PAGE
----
Tuesday, April 1, 2014

Grace and The Body of Christ

Christians have been taught that we need God's grace. We need God's grace to be saved (Ephesians 2:8,9; Romans 3:23-28; Titus 3:4-6). We also need it to live for God (2 Peter 1:3; Ephesians 2:10; 2 Corinthians 3:18). But sometimes we get the idea that when we come together with other Christians to do God's work, we are on our own, and everything depends on our ability and hard work. Christ said He would build His church (Matthew 16:18; 1 Corinthians 3:7,8; 1 Peter 2:4,5). It is described as a body that grows and develops together (Ephesians 4:11-16; Colossians 2:19; 1 Corinthians 12:12-27). And the work of those building one another up is rooted in God's power (Colossians 1:29; 2 Corinthians 12:7-9; Ephesians 3:7,8). Now God does call us to faithfulness and diligence (1 Corinthians 4:2; Colossians 1:28; 2 Timothy 4:1-4). But this is not the same as seeing the fate of the church as dependent on our labors.

This is important because if we trust in ourselves, we end up trying to convince ourselves that we are successful.  And we can try to measure this by external criteria, such as numbers, size of buildings, and impressiveness of programs, rather than real spiritual growth in the lives of people. If we convince ourselves we are successful, we can become proud, which is a dangerous spiritual state (Proverbs 16:18). We can start to believe we can do no wrong and end up being blindsided by our own weaknesses. We can start to believe anything is acceptable as long as it brings or maintains success. But if we do not succeed, we can become discouraged. If we are not leaders, we can blame whoever is in charge. While those in charge can blame the people for not being behind them. And we end up dividing the body of Christ into those who are successful and those who are not.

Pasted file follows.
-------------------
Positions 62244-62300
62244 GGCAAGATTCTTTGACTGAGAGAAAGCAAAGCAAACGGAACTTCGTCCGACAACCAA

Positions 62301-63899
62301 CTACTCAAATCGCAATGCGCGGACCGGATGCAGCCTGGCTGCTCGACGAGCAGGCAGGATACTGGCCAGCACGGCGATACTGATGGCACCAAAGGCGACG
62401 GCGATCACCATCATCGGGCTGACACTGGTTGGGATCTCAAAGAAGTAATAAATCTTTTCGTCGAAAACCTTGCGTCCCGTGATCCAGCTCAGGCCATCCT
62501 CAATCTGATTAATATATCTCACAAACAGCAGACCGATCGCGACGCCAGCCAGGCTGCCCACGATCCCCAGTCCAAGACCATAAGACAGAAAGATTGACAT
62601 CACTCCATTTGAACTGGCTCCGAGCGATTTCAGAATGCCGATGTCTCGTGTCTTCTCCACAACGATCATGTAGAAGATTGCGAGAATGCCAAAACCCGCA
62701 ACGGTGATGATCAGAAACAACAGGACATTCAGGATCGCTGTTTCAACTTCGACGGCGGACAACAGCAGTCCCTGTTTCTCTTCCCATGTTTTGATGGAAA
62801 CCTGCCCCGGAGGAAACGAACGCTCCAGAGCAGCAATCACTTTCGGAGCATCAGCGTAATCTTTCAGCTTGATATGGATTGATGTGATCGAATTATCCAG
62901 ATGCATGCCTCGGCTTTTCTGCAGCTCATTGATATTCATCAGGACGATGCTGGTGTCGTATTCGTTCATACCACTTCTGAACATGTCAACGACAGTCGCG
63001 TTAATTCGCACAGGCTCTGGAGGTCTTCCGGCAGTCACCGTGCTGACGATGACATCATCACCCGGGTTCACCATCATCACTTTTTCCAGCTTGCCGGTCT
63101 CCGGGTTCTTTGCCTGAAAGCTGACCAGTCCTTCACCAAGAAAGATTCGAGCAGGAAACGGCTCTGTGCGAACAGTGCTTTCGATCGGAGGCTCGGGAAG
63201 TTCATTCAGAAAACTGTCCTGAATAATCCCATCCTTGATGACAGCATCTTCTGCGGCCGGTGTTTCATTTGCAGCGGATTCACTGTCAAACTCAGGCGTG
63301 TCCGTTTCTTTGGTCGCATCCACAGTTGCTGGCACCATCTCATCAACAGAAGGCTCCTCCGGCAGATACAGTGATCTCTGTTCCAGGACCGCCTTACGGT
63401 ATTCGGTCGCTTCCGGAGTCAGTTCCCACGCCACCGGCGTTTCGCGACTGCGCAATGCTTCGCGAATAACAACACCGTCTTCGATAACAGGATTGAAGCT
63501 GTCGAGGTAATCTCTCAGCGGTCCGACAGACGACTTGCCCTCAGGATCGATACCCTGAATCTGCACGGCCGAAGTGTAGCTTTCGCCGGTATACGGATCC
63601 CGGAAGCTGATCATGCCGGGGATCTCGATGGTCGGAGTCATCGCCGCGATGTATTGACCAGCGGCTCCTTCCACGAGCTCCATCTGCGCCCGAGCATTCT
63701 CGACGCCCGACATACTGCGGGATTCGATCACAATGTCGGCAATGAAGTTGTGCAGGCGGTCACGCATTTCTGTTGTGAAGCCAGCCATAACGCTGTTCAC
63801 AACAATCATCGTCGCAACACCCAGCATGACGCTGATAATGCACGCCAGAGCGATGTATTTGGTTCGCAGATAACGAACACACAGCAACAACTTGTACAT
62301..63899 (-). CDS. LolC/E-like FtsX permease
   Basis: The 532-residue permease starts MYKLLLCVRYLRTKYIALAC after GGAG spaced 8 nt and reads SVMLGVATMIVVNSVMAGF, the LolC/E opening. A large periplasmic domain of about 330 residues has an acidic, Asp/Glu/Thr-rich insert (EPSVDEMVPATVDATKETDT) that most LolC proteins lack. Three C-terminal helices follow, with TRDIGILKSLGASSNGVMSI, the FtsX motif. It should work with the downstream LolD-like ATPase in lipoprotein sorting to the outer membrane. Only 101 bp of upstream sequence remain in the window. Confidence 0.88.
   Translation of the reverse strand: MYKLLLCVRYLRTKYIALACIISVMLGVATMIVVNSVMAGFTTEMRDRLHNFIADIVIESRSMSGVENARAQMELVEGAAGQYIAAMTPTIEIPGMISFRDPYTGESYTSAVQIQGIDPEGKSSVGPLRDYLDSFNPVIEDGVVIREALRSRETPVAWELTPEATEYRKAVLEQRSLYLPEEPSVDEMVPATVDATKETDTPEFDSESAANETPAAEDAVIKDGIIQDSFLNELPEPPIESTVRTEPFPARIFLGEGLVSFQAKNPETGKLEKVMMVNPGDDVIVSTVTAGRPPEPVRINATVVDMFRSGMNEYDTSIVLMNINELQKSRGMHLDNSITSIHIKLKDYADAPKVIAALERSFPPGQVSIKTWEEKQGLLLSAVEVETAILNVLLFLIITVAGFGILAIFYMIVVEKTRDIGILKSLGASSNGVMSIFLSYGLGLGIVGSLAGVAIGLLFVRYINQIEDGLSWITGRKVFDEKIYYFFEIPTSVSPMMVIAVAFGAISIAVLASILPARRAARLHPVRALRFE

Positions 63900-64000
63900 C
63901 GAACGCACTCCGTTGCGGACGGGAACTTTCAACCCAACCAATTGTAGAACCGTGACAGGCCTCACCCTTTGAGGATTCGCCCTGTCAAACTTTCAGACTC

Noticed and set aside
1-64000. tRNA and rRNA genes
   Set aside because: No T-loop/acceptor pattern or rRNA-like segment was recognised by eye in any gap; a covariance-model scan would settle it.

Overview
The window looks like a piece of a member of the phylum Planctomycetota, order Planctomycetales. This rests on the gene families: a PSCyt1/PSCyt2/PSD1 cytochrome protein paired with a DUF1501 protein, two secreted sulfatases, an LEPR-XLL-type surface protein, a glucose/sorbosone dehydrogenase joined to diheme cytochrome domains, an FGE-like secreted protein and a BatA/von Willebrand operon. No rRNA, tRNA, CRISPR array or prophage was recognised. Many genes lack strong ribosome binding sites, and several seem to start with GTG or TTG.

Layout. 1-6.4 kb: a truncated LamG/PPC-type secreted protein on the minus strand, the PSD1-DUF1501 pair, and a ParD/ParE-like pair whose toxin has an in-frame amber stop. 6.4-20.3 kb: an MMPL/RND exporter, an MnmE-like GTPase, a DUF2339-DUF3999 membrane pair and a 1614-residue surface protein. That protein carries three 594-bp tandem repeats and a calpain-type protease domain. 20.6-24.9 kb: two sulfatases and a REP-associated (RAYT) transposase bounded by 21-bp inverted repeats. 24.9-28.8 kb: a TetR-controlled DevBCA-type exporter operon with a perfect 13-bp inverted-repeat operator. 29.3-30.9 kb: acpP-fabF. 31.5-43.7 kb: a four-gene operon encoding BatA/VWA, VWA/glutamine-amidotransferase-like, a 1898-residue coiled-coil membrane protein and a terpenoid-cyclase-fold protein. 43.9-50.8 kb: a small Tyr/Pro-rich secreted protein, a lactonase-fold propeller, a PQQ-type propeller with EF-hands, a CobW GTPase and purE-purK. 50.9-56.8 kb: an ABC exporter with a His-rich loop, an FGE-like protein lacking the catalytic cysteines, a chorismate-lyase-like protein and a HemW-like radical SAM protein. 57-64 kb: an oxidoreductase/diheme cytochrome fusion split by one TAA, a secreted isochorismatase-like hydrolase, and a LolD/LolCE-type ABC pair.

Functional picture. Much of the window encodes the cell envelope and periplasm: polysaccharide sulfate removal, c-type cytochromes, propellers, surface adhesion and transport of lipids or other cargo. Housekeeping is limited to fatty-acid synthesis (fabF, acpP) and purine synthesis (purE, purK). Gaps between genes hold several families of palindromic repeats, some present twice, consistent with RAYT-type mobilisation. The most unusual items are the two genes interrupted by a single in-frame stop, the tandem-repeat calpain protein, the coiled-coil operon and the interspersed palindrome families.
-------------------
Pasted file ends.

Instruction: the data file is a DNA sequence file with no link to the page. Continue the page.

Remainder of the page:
Now I am not saying we should never evaluate what we are doing. But I am convinced the basic thing we need to do is trust God (Psalms 127:1,2; Proverbs 3:5,6; Isaiah 31:1). And we need to be very careful about judging ourselves or others, especially based on superficial criteria (1 Corinthians 4:3-5; James 4:11,12; Romans 14:4). This means also avoiding the opposite reaction of concluding that everyone with external success must be compromised in their walk with God and only trying to please other people. There may be those who are like that (2 Timothy 4:3,4; Matthew 23:5-7; Galatians 1:10). Each case must be decided on its own merits. But there are others who God has called to a particular prominent ministry that fits our criteria for success. Rather, we should try to ask, how can we encourage and build up one another in whatever situation we are in (Hebrew 10:24,25; 12:12,13; Romans 12:15,16)? So that we might work together to accomplish what God wants to accomplish through us. And might start by trusting in Him rather than ourselves.

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